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Article
Designing Tasks for a Dynamic Online Environment: Applying Research into Students’ Difficulties with Linear Equations
Mathematics 2021, 9(5), 557; https://doi.org/10.3390/math9050557 - 06 Mar 2021
Viewed by 757
Abstract
Despite almost half a century of research into students’ difficulties with solving linear equations, these difficulties persist in everyday mathematics classes around the world. Furthermore, the difficulties reported decades ago are the same ones that persist today. With the immense number of dynamic [...] Read more.
Despite almost half a century of research into students’ difficulties with solving linear equations, these difficulties persist in everyday mathematics classes around the world. Furthermore, the difficulties reported decades ago are the same ones that persist today. With the immense number of dynamic online environments for mathematics teaching and learning that are emerging today, we are presented with a perhaps unique opportunity to do something about this. This study sets out to apply the research on lower secondary school students’ difficulties with equation solving, in order to eventually inform students’ personalised learning through a specific task design in a particular dynamic online environment (matematikfessor.dk). In doing so, task design theory is applied, particularly variation theory. The final design we present consists of eleven general equation types—ten types of arithmetical equations and one type of algebraic equation—and a broad range of variations of these, embedded in a potential learning-trajectory-tree structure. Besides establishing this tree structure, the main theoretical contribution of the study and the task design we present is the detailed treatment of the category of arithmetical equations, which also involves a new distinction between simplified and non-simplified arithmetical equations. Full article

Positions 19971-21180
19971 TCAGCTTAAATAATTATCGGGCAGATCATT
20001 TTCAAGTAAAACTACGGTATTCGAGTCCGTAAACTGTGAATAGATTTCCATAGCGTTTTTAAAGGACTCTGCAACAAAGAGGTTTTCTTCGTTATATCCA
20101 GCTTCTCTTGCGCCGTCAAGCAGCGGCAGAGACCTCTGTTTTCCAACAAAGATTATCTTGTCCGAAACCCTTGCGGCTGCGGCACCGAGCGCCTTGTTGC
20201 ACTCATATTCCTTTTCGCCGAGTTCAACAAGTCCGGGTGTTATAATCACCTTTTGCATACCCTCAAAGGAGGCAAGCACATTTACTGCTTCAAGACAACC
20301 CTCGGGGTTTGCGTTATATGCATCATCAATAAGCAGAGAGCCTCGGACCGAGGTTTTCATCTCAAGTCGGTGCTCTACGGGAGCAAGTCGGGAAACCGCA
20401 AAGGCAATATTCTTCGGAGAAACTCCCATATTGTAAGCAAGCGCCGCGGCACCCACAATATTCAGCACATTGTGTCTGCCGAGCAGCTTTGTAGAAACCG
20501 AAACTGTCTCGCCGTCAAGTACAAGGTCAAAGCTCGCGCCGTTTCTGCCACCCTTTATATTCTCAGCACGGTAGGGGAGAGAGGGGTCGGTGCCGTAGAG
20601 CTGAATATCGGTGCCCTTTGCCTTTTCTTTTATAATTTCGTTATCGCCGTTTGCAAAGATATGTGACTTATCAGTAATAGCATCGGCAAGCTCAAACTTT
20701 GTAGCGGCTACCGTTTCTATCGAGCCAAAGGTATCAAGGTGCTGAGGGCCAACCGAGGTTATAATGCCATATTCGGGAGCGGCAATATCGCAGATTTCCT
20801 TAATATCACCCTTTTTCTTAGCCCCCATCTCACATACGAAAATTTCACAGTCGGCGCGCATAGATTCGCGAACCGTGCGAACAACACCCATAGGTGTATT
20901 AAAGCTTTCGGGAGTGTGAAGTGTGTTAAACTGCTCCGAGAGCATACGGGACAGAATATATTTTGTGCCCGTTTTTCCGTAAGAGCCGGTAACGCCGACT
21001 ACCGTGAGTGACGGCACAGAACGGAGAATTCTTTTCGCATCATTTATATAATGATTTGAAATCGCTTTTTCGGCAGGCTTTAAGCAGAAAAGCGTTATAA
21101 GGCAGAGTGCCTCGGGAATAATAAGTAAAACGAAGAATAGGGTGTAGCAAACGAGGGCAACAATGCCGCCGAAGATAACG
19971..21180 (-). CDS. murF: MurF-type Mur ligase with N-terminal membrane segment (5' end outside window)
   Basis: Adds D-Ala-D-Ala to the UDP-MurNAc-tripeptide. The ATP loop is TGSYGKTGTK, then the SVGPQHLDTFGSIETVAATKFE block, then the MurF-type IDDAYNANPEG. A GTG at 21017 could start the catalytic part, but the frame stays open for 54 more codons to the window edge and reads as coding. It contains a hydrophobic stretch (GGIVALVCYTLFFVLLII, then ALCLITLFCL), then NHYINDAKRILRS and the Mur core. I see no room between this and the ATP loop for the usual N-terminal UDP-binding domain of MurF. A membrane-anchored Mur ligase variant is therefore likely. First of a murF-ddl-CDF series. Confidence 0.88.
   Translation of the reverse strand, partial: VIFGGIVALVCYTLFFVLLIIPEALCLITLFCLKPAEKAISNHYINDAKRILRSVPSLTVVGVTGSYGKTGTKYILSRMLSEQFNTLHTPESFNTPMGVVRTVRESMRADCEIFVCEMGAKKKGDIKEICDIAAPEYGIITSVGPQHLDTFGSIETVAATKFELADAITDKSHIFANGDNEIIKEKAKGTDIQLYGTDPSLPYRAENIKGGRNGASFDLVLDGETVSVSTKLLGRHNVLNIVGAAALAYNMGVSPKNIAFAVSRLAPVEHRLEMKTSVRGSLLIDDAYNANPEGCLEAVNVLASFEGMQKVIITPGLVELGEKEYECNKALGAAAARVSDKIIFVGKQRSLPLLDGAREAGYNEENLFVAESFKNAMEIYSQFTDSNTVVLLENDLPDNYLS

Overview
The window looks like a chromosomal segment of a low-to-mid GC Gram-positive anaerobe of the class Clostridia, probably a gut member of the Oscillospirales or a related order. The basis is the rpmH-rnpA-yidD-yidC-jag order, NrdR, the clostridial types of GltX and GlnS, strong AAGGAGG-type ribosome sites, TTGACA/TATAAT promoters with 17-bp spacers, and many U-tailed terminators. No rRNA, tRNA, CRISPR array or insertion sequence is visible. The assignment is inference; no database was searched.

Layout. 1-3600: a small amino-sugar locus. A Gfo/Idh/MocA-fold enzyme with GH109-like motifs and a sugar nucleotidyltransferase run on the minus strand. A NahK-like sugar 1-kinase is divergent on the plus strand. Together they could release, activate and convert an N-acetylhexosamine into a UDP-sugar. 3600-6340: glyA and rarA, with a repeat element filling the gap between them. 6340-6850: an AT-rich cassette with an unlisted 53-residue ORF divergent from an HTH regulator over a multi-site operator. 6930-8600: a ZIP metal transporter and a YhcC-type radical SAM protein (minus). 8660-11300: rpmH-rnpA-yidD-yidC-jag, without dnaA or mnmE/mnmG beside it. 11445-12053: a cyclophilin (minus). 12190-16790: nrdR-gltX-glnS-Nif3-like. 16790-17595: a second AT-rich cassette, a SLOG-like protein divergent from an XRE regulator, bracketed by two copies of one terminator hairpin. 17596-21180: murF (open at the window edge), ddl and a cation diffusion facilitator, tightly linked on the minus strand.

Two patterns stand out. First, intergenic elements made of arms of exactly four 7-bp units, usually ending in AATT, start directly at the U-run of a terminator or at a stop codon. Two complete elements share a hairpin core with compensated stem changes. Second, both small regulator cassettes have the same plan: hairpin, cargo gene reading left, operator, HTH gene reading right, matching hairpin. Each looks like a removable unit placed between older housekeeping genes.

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Review

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Review
Mathematical Representation Competency in Relation to Use of Digital Technology and Task Design—A Literature Review
Mathematics 2021, 9(4), 444; https://doi.org/10.3390/math9040444 - 23 Feb 2021
Cited by 1 | Viewed by 1032
Abstract
Representations are crucial to mathematical activity, both for learners and skilled mathematicians. Digital technologies (DT) to support mathematical activity offer a plethora of new possibilities, not least in the context of mathematics education. This paper presents a literature review on representations and activation [...] Read more.